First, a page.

Glaucoma

Glaucoma is a group of disorders in which the main risk factor is high fluid pressure within the eye, which can cause vision loss by damaging the optic nerve. The optic nerve provides the pathway from the eyeball to the brain. If a doctor discovers glaucoma early and the patient follows directions carefully, the damaging effects of this disease can be addressed. When vision is lost from glaucoma, it is irreversible and cannot be restored.

Although glaucoma is far more common in older individuals, it can strike at any age and can even affect babies. It is a disease that is present worldwide and remains a leading cause of blindness.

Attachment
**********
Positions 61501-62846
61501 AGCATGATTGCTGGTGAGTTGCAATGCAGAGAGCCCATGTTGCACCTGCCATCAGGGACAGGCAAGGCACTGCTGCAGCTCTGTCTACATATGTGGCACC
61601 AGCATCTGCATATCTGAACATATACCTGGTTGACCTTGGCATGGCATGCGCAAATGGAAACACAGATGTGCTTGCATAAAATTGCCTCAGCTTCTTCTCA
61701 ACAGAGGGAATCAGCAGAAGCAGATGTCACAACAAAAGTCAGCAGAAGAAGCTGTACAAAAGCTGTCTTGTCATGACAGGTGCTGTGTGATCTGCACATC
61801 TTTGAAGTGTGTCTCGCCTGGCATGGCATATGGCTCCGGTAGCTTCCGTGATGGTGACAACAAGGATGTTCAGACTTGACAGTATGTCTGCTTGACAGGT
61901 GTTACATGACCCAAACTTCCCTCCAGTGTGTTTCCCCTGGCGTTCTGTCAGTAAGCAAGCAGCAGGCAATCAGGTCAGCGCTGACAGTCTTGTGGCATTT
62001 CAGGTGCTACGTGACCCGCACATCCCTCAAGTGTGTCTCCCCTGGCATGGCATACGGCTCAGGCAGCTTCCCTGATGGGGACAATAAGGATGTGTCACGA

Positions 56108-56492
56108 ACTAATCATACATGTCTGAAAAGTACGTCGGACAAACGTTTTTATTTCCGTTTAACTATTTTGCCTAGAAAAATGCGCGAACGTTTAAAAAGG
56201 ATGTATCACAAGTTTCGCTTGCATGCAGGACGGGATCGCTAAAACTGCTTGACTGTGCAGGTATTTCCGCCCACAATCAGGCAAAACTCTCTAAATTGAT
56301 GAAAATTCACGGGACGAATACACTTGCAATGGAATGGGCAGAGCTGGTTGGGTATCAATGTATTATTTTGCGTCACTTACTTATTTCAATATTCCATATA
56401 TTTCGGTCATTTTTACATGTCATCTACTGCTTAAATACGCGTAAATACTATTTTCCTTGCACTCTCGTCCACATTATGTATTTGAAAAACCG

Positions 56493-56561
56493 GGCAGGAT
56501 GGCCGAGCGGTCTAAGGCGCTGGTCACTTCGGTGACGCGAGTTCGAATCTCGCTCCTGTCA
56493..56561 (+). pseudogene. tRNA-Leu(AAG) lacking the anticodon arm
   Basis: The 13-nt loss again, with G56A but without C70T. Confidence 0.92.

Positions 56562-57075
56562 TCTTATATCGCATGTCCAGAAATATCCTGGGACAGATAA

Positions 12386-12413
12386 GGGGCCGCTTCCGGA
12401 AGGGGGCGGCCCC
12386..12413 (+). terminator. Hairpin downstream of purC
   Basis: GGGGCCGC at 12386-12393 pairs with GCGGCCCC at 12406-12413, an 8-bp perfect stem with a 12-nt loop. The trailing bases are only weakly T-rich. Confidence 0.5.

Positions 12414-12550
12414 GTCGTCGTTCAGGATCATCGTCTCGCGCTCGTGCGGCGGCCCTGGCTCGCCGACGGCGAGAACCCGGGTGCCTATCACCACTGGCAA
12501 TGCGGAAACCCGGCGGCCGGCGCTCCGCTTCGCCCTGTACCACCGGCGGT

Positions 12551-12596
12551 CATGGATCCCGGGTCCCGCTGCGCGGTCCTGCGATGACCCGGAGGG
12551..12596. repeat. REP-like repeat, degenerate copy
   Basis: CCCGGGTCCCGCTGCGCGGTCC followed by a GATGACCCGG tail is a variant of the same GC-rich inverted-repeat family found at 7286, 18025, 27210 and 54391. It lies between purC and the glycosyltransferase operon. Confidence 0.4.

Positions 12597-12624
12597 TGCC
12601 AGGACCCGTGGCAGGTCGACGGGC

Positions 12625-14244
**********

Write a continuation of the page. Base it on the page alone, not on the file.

In most instances, the cause of glaucoma is unknown. Although the genetic inheritance of glaucoma is still unclear, a family history of glaucoma increases one's risk for developing this condition. Patients who have a history of eye trauma or chronic steroid use are also at risk for developing glaucoma. Much active investigation is currently being carried out at Mass. Eye and Ear and other research centers to try to find the cause of visual loss in glaucoma.

If you have glaucoma, your doctor can keep the pressure within your eye to a normal level with careful treatment. It is important to have your eye doctor check your pressure regularly so that he or she can prescribe proper treatment. This way, you can help prevent further loss of vision. The glaucoma specialists of Mass. Eye and Ear work closely with their adult and pediatric patients to monitor and manage the course of their disease.

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